Summertime’s End


By early autumn 1959, when Feller signed the Jamies to United Artists, the group had been reduced to Tom Jameson and Roy. Serena had never wanted to be a pop singer in the first place, she later said. Blair also left, in part because the Jamies hadn’t made a dime despite “Summertime, Summertime” being all over the radio. They were told to sign over their performance checks to the TV shows they appeared on (a standard practice of the period) while their royalties were wiped out by recording session costs. Anything else went to Feller and stayed with him.

The Jamies added Rosalind Dever, from Medford (she was a co-worker of Roy’s) and Robert Paolucci from Quincy, who responded to a newspaper ad. The new quartet differed little from the original, with Dever replacing Serena as the alto voice. Dever and Paolucci both being in their early twenties was a plus, as Epic had voided the Jamies’ contract by noting the majority of them had been minors when they signed it.


The last Jamies single countered a cheery break-up track, “Don’t Darken My Door,” written by one of Feller’s songwriter connections, with a solo Tom Jameson composition, “The Evening Star.” Marked by a wailing slide guitar (? it could be a singing saw), it’s the end of a world that “Summertime, Summertime” had called into being. As with “Searching for You,” the Jamies sing it like a hymn. Hand in hand, they walk off into the dark.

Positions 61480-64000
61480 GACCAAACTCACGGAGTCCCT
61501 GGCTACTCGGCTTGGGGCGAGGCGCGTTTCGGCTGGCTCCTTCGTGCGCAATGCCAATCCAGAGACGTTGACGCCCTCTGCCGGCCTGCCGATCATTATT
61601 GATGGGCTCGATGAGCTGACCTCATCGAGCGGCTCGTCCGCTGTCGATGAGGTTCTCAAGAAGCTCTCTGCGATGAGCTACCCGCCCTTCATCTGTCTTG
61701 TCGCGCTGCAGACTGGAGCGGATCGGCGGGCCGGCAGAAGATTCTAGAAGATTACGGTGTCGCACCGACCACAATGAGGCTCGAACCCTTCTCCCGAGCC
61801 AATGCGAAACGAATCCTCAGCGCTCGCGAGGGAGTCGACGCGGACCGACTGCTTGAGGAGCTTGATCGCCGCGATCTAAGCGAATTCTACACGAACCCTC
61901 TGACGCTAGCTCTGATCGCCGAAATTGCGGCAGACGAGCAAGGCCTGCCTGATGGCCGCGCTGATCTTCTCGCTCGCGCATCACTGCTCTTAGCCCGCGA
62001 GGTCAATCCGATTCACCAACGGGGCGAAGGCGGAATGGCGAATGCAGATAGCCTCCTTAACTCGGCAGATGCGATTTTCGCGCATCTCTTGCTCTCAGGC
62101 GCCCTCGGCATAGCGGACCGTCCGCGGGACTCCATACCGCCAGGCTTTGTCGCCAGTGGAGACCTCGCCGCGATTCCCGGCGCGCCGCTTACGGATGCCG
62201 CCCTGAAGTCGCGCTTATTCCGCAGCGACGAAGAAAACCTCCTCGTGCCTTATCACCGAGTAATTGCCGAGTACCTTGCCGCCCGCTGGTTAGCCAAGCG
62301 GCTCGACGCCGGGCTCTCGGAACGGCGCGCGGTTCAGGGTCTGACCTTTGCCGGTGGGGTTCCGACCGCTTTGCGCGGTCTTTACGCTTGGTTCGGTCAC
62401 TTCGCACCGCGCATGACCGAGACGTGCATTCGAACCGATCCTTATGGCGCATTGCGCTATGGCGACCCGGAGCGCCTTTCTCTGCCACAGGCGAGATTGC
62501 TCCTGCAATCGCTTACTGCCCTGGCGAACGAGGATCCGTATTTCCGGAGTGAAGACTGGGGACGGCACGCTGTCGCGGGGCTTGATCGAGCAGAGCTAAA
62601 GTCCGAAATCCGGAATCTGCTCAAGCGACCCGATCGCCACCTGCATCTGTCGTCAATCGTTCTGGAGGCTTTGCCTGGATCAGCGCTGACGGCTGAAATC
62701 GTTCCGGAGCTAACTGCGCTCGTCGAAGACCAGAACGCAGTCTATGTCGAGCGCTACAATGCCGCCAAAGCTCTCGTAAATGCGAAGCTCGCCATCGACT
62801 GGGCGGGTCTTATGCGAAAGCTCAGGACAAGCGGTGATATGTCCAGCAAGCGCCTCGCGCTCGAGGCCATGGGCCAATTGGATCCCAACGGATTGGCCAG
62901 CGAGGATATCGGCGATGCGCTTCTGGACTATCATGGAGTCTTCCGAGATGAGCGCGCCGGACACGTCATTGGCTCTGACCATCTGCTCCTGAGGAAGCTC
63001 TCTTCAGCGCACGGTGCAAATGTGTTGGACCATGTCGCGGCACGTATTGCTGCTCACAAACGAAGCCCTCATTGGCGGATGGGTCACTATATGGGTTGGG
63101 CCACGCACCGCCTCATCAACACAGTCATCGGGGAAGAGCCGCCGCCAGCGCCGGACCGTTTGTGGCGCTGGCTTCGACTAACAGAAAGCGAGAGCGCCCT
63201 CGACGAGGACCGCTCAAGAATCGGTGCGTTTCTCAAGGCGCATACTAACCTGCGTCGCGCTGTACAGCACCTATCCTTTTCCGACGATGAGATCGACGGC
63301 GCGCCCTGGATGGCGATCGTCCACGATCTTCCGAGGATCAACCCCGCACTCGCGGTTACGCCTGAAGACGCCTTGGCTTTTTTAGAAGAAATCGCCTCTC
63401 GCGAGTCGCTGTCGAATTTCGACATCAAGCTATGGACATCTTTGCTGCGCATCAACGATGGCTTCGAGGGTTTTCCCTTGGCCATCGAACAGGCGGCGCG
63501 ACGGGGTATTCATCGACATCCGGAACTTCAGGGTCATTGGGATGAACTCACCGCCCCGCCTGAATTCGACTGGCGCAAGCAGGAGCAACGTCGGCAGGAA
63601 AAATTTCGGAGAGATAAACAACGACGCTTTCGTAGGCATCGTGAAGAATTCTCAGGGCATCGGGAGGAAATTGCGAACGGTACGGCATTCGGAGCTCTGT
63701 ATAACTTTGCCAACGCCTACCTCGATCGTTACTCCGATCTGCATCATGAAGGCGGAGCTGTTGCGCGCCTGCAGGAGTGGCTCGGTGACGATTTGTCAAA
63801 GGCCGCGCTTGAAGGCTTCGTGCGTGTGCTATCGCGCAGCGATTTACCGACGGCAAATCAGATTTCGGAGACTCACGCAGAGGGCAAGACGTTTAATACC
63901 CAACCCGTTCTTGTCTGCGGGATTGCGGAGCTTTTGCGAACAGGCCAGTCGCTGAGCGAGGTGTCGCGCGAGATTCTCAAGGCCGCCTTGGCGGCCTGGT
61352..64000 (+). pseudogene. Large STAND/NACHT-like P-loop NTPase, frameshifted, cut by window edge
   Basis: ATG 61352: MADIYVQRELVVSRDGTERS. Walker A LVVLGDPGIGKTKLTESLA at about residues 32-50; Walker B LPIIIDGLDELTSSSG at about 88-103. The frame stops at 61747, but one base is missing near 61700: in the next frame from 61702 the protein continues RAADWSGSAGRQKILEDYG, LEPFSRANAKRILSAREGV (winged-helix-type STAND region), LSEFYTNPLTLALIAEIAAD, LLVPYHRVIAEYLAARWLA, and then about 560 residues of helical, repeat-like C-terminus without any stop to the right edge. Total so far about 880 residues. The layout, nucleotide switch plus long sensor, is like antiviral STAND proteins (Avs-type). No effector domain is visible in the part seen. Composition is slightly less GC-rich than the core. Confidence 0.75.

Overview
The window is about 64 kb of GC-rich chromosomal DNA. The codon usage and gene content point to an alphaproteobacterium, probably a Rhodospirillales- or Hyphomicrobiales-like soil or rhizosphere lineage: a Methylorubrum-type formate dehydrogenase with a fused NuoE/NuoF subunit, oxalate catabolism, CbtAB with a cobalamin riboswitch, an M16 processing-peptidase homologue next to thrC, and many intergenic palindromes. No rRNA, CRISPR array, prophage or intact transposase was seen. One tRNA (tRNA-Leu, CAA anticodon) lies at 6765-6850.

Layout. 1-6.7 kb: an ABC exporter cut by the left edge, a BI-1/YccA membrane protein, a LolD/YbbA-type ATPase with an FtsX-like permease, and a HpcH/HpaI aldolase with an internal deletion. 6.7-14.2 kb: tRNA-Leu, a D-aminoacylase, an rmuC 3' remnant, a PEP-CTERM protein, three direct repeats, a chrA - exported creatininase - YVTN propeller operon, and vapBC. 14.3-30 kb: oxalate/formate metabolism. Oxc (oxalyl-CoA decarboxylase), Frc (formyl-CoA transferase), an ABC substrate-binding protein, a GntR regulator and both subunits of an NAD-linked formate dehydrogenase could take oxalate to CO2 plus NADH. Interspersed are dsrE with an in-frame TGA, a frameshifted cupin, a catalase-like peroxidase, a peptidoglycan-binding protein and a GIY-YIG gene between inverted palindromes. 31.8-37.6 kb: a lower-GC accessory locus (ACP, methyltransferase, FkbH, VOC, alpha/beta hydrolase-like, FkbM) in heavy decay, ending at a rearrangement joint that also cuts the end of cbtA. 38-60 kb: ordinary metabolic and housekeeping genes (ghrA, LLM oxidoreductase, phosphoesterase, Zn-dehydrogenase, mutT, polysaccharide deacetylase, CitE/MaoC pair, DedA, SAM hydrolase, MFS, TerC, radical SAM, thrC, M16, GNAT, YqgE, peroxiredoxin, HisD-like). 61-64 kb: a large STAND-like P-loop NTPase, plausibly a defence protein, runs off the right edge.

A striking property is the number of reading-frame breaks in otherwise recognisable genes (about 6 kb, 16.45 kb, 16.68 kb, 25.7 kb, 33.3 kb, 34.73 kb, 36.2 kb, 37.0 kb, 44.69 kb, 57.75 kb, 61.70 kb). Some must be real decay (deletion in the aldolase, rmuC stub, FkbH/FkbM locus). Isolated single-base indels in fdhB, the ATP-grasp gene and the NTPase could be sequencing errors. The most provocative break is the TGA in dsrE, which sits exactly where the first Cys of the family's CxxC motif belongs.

The single, released in November 1959, failed to chart and the Jamies were over at the dawn of the new decade, slipping off into life, work, marriage; some of them left Massachusetts, others still live there. Tom Jameson, who became a computer programmer and business analyst, died of cancer in 2009. Paolucci, who died in 2004, lived in New York, working as an actor, interpreter, and translator.

There’s a marvelous picture on Baptista’s site of Serena Jameson and Jeannie Roy in 2008, sitting at a piano and holding their first press photo. They look as if they’ve just shared a laugh together. Having remained friends, they recalled the Jamies as the great adventure of their youth.